Howard used them to deal with any minor error in centering the worm and motor shafts or runout in either. With 28,600 µsteps per degree the frequency for the pulses (106.77Hz) is too high to have much impact unless some resonance sets in. Then try another stepping rate.


GuitsBoy
 

Thanks for the advice.   I got tired of waiting.  Two weeks is a long time....

It's ain't pretty, but it don't need to be.  Got the job done, taking a couple thousandths off at a time with the cross slide vice.  I removed the set screws during machining, but I could see how a mandrel could come in handy.  I just used a snugged long m4 cap screw.  I did have smaller 4mm m4 set screws which I could have used to keep things steady, but I didn't see your reply until afterwards.

Anyway, its in there now.  Fits great.  Doesn't seem to spin any smoother, but I guess its not something you'll feel by hand.

I just did the one on the RA side.  I'll wait for my dad's version, and swap to his on both sides when I see him.  Hopefully this will get me by for a couple weeks.

Thanks again for your help and suggestions,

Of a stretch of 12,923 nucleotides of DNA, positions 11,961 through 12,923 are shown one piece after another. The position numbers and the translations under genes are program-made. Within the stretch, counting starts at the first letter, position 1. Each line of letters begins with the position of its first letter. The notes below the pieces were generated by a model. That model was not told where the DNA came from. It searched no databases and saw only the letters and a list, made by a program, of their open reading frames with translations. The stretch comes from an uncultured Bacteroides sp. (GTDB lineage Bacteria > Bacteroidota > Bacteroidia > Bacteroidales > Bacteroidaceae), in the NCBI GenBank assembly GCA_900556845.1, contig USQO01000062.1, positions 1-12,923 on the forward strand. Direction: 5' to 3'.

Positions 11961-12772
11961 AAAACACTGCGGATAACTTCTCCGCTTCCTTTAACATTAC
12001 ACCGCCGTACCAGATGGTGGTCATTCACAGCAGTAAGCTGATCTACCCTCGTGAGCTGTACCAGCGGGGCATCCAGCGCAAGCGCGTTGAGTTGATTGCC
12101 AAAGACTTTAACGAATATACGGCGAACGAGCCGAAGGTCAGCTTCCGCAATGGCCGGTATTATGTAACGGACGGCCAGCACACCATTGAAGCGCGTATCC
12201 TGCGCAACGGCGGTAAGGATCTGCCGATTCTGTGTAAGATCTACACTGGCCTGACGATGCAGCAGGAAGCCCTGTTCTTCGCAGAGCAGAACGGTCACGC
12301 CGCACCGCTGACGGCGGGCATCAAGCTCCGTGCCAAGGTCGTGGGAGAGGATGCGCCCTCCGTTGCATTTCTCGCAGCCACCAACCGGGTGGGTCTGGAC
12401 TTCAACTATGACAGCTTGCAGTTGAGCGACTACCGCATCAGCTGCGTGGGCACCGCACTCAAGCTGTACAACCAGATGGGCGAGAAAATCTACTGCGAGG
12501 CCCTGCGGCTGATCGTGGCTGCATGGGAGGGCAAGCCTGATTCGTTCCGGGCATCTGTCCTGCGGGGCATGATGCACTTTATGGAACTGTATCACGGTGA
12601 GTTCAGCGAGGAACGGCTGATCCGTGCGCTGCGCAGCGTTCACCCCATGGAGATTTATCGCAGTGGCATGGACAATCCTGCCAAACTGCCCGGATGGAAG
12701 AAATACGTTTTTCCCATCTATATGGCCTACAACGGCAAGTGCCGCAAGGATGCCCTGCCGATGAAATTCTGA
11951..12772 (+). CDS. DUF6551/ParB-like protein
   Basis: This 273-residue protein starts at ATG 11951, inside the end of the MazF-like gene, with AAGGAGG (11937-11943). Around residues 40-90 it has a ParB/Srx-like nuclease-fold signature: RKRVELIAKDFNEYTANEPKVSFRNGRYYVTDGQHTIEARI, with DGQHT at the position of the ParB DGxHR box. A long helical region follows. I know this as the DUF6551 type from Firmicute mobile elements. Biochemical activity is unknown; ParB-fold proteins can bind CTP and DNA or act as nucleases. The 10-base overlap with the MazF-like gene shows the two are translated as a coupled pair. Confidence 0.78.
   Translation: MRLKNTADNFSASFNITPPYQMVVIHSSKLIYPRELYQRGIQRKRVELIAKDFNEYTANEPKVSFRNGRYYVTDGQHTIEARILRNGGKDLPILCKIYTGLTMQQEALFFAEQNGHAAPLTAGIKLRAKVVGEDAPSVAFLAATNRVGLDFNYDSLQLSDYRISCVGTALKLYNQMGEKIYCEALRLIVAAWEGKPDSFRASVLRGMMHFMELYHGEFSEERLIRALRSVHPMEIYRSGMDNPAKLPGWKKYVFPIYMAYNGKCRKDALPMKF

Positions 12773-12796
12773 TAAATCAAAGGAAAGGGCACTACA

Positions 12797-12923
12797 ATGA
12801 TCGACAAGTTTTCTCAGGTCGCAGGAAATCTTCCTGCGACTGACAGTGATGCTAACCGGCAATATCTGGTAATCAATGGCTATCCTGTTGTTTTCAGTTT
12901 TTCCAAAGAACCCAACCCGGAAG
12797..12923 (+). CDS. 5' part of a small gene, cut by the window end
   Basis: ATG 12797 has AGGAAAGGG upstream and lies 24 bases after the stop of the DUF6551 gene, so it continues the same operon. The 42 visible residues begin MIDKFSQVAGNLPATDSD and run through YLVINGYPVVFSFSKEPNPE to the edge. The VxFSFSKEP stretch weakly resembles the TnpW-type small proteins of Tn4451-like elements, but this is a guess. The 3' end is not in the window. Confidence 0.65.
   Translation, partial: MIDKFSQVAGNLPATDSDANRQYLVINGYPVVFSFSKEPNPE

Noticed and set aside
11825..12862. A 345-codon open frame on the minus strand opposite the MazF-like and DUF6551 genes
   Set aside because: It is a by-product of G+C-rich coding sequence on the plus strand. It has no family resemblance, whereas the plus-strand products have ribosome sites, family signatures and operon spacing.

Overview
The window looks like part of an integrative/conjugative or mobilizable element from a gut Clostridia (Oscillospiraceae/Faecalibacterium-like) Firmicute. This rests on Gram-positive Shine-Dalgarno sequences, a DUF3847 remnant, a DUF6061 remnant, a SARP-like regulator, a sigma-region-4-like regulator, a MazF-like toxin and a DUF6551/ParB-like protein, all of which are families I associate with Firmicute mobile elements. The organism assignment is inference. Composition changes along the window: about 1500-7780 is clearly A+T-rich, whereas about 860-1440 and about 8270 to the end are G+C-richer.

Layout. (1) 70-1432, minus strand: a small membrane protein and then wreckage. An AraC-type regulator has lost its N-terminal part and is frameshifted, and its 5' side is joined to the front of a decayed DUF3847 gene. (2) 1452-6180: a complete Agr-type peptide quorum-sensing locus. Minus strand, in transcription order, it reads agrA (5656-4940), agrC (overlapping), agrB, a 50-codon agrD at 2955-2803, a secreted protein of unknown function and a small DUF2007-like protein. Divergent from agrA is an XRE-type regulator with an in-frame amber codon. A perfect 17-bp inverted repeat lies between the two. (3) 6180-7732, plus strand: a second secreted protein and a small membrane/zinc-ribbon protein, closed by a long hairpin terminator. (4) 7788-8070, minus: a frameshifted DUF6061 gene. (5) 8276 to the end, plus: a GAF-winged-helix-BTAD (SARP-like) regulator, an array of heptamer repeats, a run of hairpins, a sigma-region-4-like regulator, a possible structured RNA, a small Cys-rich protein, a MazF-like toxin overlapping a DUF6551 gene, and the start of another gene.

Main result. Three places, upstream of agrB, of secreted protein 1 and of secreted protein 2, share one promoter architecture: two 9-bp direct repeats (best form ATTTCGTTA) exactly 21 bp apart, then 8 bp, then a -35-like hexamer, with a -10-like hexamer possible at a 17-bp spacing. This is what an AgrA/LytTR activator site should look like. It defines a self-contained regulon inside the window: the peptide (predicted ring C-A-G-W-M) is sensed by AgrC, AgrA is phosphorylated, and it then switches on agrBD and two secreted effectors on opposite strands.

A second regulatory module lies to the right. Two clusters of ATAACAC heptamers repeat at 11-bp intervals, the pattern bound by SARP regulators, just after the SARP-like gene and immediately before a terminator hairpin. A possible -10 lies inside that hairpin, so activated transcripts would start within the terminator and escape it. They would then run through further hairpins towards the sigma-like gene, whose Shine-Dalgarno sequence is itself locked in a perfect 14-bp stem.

-Tony




On 5/2/2021 11:06 AM, George Cushing wrote:
Yeah, just teasing you about the tripod. Every time I think I don't need a LX tripod I find another use for one. I was down to none and then the local observatory lost its lease and for want of storage space re-donated a couple of LX3s to me. Both were in beautiful shape (except for the famous silvered secondary) including the tripods, so I'm good again. Now I'm shipping LX3 parts as far as Bangkok.

I use old Meade DS/ETX worms to make a 1/4"/5mm mandrel to turn the couplers. Tell your dad to get some 4mm long set screws before starting. You can't get to 0.61" w/o the tooling hitting the stock 6-8mm long screws and they are very hard. IIRC they are 4mm threads. 

Howard used them to deal with any minor error in centering the worm and motor shafts or runout in either. With 28,600 µsteps per degree the frequency for the pulses (106.77Hz) is too high to have much impact unless some resonance sets in. Then try another stepping rate.